Christian vs. Islamic Martyrdom
24 August 2013
While writing my five-article review of the book "Crucified Again," I brought up the subject of Christian martyrdom a number of times. I have a lot more that I want to write on this crucial topic, but I feel that I need to study the subject in more depth, as well as the corresponding topic of Islamic martyrdom. Yet even though I have temporarily set aside my plans to write about martyrdom, thoughts keep rolling around in my head regarding the differences between Christian martyrdom and Islamic martyrdom. So before I fill my brain with the study of martyrdom, I felt I should get my own thoughts and insights about it down on [virtual] paper, so they can stop rolling around in my head.

Although there exists the concept of wartime martyrdom in both Islam and historical "Christianity," for my discussion today I am not referring to this form of martyrdom, for two reason. First, the most common type of Islamic martyrdom encountered by the West for the past decades has been in the form of suicide attacks, and not in a full-scale, traditional war. Secondly, the concept of "Christian" violence, even in self defense, is so fundamentally contrary to the teachings of the New Testament that I would not at all regard such warfare deaths as Christian martyrdom, but the result of ignorance, delusion, willful stupidity, pagan thinking, and/or following the unbiblical example of Islam.

Also, please note that when I refer to a martyr as "him" or "he," I could just have easily written "her" or "she." In the final analysis, martyrdom is gender neutral, and there are many examples of female martyrs, especially in the history of Christianity. I'm simply referring to martyrs as males in this article so I don't have to write him/her, and so forth, all the time.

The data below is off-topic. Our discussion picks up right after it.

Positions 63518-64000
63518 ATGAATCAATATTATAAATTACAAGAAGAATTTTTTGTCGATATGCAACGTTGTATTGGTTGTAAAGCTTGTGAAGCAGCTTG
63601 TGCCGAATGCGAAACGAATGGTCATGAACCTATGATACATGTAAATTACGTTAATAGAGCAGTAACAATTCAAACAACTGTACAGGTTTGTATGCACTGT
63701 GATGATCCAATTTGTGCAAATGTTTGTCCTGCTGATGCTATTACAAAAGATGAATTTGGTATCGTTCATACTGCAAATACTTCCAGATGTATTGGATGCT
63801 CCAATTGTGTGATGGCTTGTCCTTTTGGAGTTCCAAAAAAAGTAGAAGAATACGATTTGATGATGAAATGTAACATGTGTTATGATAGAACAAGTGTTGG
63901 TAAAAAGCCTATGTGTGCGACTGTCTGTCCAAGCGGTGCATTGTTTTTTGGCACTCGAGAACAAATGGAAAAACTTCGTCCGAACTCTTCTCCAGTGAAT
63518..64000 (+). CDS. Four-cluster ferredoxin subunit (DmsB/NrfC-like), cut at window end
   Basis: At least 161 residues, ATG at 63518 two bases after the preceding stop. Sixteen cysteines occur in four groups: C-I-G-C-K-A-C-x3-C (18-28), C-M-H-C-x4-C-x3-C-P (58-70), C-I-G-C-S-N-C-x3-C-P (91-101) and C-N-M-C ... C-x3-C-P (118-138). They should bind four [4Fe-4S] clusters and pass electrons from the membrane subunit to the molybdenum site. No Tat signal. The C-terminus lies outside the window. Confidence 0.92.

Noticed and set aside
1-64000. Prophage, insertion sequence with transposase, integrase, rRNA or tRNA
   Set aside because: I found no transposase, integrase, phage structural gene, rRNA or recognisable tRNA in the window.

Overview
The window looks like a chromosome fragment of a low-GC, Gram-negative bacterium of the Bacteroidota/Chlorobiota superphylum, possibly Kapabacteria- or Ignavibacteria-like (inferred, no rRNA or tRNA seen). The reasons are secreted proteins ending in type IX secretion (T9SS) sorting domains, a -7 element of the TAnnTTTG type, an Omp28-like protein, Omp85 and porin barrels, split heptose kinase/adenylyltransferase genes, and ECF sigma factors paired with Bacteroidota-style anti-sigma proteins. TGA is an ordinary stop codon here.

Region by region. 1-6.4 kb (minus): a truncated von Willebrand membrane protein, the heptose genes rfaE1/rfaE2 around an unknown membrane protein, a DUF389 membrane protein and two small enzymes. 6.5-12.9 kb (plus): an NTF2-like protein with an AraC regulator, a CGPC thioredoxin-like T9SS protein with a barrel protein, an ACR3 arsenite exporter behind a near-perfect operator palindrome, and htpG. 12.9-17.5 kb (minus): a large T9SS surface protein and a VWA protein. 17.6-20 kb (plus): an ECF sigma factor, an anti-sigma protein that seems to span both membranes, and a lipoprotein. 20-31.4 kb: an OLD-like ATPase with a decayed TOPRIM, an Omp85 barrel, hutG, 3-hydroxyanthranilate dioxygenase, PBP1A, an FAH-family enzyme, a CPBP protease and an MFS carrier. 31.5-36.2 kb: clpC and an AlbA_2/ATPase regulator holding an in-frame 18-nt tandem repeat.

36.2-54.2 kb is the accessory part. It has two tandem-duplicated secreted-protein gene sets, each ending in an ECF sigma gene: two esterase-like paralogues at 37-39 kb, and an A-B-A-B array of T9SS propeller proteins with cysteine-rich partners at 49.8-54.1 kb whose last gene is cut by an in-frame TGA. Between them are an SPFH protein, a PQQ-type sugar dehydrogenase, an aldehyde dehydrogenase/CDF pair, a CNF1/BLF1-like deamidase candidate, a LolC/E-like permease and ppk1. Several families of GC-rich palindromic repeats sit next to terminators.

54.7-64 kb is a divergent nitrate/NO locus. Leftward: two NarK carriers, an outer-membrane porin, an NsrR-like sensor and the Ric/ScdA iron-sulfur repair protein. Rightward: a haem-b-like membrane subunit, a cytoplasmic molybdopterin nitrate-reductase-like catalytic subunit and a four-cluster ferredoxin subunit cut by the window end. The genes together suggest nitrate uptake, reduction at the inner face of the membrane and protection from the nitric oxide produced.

Because the primary means of martyrdom in modern Islam seems to be suicide attacks, therefore it logically follows that common Islamic martyrdom is not something that is inflicted upon the martyr by others, but rather something that the martyr inflicts upon himself. In other words, the Islamic martyr is not killed by some enemy for his faith, but chooses to kill himself in some sort of perceived act of martyrdom. Unlike Islam, Christianity has absolutely no ideology nor history of "suicide martyrdom." The traditional concept of Christian martyrdom centers on peaceful Christians being killed, because of their faith, by enemies. As mentioned above, violent Christians who are killed as a result of that violence, even in self defense, cannot be considered martyrs, but merely casualties of war or crime.
Because Islam is a works-based religion, Muslims can never know for sure during this life whether they are righteous enough to gain entrance into heaven when they die, or not. Islamic theology clearly teaches that a sure-fire method to guarantee a place in heaven is to die as a martyr in jihad. Therefore, out of a fear of hell, and a desire to escape that doom, some Muslims choose the path of suicide martyrdom in an attempt to gain eternal salvation. Because Christians have been made righteous through faith in Yeshua (Isa, Jesus) their Savior, and not by their own religious works, they are already assured that they will spend eternity in Heaven with Him. Because of that sure destiny, they can freely follow in the footsteps of Yeshua, who laid down His life to bring eternal salvation to all mankind, by also laying down their lives as martyrs in order to bring Yeshua's message of salvation to each individual human.